However, counsel for a secured creditor taking an interest in a Registered Copyright would do well to also make a UCC filing.  This is because what is a right under a copyright that is perfected by filing with the Copyright Office is not always clear.  For example, an assignment of royalty income from a copyright has been held not to be one that requires recordation in the Copyright Office.  See MCEG Sterling, Inc. v Phillips Nizer Benjamin Krim & Ballon, 646 N.Y. Supp. 2d 778 (Sup. Ct. 1996).  In addition, if one has an interest in the copyright of a film, how much would that be worth without a corresponding security interest in the actual negative and positive prints of the film?  Thus, it seems that any security interest in a Registered Copyright, while perfected by filing with the Copyright Office, should also be accompanied by UCC filings to ensure that all rights associated with the copyrighted work are subject to the security interest.  

  1. Unregistered Copyrights

Copyrights exist automatically upon the creation of the work, whether the work is registered with the Copyright Office or not.  What if the lender’s collateral consists of unregistered copyrights?  How is that interest perfected?  The Copyright Act would not seem to apply since it is not a registered Copyright.  In fact, how would one file a notice of a security interest at the Copyright Office for a copyright that the office has no record of?  

At least some courts have held that a security interest in an unregistered copyright is perfected by a UCC filing.  World Auxiliary Power, 303 F.3d at 1128.  However, other courts have held that perfection of an unregistered copyright is only accomplished by filing with the Copyright Office.  AEG Acquisition Corp., 127 B.R. 34; In re Avalon Software, Inc., 209 B.R. 517 (D. Ariz. 1997).  Under AEG and Avelon, it seems the only way a security interest in an unregistered copyright can be perfected is to first register the copyright with the Copyright Office and then file a notice of the interest.  

This outcome is unsatisfying on many levels.  First, it seems the World Auxiliary court has a better handle on federal preemption.  Where the Copyright Act is silent with respect to unregistered copyrights, the UCC regime should not be pre-empted, and a UCC filing should be sufficient to perfect a security interest in an unregistered copyright.  Moreover, there are many practical problems that are raised by the approach of requiring registration to perfect an interest in a copyright.  For example, copyrights attach to many works in progress, such as films and computer code.  Following the AEG and Avalon approach would seem to require a secured party to re-file a notice with the Copyright Office with every change to the work in progress.  Such a result is simply impracticable.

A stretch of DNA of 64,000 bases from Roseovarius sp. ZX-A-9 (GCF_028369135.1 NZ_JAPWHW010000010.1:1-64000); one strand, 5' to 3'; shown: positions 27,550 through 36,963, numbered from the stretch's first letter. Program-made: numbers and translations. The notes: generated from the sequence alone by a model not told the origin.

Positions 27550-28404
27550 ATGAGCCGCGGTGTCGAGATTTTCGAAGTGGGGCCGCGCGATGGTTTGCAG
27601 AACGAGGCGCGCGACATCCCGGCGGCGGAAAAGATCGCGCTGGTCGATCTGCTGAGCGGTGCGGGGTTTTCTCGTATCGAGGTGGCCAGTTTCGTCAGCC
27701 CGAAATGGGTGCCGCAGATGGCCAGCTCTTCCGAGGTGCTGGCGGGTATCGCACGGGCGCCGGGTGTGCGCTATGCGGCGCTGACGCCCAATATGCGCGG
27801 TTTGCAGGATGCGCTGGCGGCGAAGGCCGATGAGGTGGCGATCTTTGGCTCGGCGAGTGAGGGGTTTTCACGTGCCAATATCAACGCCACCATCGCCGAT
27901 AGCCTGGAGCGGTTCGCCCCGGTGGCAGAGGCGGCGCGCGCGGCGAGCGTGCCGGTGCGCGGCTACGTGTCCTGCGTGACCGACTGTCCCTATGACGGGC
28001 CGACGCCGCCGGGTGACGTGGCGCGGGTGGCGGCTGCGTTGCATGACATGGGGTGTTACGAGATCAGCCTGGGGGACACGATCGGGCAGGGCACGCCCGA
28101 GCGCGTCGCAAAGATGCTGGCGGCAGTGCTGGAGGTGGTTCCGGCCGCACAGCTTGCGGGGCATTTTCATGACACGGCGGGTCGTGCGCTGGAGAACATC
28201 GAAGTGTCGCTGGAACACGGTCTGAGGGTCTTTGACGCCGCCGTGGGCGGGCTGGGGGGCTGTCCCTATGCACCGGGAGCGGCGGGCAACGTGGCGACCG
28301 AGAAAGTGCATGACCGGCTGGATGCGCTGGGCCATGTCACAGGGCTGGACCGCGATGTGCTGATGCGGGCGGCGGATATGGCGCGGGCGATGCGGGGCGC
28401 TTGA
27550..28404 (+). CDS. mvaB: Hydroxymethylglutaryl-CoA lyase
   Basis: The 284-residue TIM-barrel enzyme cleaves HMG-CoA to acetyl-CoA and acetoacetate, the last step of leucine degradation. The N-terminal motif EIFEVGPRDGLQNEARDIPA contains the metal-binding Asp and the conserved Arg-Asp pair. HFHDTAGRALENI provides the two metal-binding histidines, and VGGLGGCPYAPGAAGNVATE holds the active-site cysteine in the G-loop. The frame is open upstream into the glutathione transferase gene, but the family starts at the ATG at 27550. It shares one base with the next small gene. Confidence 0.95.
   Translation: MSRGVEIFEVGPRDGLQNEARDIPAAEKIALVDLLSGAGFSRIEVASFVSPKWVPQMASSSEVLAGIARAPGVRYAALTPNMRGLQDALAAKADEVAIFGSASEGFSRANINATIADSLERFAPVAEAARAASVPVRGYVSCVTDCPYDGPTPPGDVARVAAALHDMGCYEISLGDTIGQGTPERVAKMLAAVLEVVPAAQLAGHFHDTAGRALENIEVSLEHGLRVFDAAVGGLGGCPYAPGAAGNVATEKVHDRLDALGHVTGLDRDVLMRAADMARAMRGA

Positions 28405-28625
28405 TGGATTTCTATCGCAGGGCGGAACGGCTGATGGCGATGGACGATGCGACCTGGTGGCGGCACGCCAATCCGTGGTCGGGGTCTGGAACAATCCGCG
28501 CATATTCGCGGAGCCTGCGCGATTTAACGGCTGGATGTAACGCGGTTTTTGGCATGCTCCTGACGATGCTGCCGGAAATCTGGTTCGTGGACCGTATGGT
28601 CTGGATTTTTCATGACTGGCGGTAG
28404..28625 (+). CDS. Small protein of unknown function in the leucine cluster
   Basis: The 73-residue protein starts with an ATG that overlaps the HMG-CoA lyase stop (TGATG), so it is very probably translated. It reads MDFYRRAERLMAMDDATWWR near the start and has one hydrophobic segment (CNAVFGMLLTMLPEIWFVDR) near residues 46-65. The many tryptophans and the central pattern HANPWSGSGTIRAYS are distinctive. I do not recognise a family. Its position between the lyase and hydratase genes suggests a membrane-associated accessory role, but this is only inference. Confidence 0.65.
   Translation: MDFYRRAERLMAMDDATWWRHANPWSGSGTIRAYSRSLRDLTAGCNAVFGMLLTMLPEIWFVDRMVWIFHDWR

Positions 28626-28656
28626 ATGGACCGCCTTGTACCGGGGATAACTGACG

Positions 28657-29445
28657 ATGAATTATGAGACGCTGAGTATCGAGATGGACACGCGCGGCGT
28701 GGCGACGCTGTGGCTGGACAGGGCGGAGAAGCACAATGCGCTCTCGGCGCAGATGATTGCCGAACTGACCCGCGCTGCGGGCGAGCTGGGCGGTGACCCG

While there is competing case law on the issue, the more sound view seems to be that a UCC filing alone should be sufficient to perfect an interest in an unregistered mark.  Of course, if the secured party can require it, and it is otherwise feasible, the secured party should require the unregistered mark to be registered and filed with the Copyright Office.  However, in many cases this simply is not possible and the UCC filing, with its uncertainties, is the only route available.[2]  

As noted above, the soundest way to ensure that a security interest in an unregistered  copyright is perfected is for the secured party to require that the copyright be registered with the Copyright Office and then file the appropriate notice with the office.  However, this is not always practicable with many types of collateral, especially works in progress.  In this situation, where there is an unregistered copyright that is not going to be registered, the secured party is left to make the appropriate UCC filing.  In this circumstance the secured party would be well served to require the borrower to covenant that it will not register the copyright without immediately notifying the secured party.  

In short, in an area where the case law does not always provide clear guidance, the secured party does well to belt and suspender its perfection whenever possible.

Source: Tennessee Bankruptcy Newsletter